Your bonus lesson, should you choose to accept it, is to explore how you think COVID-19 will change education. The special agent assigned to help you with this task is Kwame Sarfo-Mensah, owner and founder of Identity Talk Consulting.
I chose to air a bonus episode in addition to Kwame’s full-length interview about teacher identity for two reasons: one, I thought his insights were worth sharing, and two, I liked the idea of creating a record of how COVID-19 has been changing the ways teachers view education. I spoke with Charles Williams at the end of March about this issue for an entire episode, and then spoke with Kwame a little over a month later, though that month felt like it actually lasted several years. In that time, almost all districts have switched to a distance education model, especially for younger students, with mixed results.
Moreover, while some parents are seeing their children struggle with distance education or miss school keenly, other parents are seeing their children bloom in a situation where they don’t need to face the racism, homophobia, or ableism that they are forced to deal with daily.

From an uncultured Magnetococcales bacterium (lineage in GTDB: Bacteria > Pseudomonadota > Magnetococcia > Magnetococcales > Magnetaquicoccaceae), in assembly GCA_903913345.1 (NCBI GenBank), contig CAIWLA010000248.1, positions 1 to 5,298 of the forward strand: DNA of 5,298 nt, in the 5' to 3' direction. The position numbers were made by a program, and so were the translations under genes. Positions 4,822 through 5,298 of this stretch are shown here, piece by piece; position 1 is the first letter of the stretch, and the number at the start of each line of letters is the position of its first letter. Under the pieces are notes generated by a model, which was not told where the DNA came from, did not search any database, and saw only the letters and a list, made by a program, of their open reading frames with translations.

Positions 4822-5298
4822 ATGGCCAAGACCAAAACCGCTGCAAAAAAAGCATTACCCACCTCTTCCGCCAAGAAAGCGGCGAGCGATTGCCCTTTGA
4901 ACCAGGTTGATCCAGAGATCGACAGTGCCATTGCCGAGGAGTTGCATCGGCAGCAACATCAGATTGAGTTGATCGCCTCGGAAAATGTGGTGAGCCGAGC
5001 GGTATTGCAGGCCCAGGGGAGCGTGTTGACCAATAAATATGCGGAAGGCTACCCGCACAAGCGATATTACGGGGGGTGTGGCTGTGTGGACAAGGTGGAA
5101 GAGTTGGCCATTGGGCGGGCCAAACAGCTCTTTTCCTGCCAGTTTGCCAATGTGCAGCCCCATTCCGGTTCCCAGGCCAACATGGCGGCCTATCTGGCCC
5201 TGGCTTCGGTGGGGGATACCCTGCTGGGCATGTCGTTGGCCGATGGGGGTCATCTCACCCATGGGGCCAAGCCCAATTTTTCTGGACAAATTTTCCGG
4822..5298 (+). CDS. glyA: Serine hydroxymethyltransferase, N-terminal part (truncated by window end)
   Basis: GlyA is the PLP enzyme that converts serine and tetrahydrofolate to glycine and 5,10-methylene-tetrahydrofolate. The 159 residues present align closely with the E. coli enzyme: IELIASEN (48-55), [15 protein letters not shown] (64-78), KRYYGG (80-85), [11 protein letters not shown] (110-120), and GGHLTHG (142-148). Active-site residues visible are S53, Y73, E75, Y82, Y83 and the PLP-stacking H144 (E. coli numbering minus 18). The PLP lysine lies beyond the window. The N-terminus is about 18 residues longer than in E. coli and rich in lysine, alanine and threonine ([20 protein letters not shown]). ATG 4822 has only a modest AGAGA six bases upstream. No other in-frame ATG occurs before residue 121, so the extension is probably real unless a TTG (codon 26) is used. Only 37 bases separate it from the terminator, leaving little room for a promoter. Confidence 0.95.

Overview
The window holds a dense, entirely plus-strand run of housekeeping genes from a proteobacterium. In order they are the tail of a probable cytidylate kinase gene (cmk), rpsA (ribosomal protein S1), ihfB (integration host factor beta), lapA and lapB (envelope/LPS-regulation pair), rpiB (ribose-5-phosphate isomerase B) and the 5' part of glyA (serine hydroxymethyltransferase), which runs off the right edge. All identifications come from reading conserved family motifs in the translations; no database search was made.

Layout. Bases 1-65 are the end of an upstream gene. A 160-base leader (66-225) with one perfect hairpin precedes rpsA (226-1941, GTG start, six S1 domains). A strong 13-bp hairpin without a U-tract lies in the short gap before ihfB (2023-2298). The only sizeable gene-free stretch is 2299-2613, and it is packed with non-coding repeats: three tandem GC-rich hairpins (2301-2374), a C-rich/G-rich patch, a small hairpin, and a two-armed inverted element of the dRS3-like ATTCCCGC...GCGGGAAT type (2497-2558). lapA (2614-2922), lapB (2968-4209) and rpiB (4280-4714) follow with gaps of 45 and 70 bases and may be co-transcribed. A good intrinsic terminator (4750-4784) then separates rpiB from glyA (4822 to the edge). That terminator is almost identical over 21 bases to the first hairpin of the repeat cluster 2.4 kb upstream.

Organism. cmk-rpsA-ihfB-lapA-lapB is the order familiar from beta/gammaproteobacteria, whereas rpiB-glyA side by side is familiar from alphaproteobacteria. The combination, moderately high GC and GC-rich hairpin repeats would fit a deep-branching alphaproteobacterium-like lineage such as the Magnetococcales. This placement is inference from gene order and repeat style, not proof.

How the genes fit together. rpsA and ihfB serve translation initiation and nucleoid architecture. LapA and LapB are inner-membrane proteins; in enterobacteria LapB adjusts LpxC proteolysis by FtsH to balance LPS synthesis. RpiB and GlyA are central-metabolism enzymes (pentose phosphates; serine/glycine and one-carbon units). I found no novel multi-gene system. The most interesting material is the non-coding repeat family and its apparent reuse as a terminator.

Another important change is that larger issues of equity in education have been highlighted publically and sparked mainstream conversations about how learning opportunities are distributed. Many districts seem to be waking up to the fact that just because all students enter the same building every day does not mean that every one of them has equal access to technology, the Internet, and time to try and replicate the school experience at home, not to mention the 1.3 million American students who experience periods of unstable housing.
All of this to say, we are having more productive national and international conversations about education than I ever thought possible, and stake holders like parents are looking critically at our education systems now that many of its faults have been exposed. This is not to imply that there are not amazing teachers and districts that are doing wonderful things, and I do want to acknowledge their incredibly hard work. However, unless we’re willing to call out the places where we’re failing students, there’s no way we can change.
This excerpt from our conversation begins around at the 24-minute mark of episode twenty.
- Kwame’s website
- His books:
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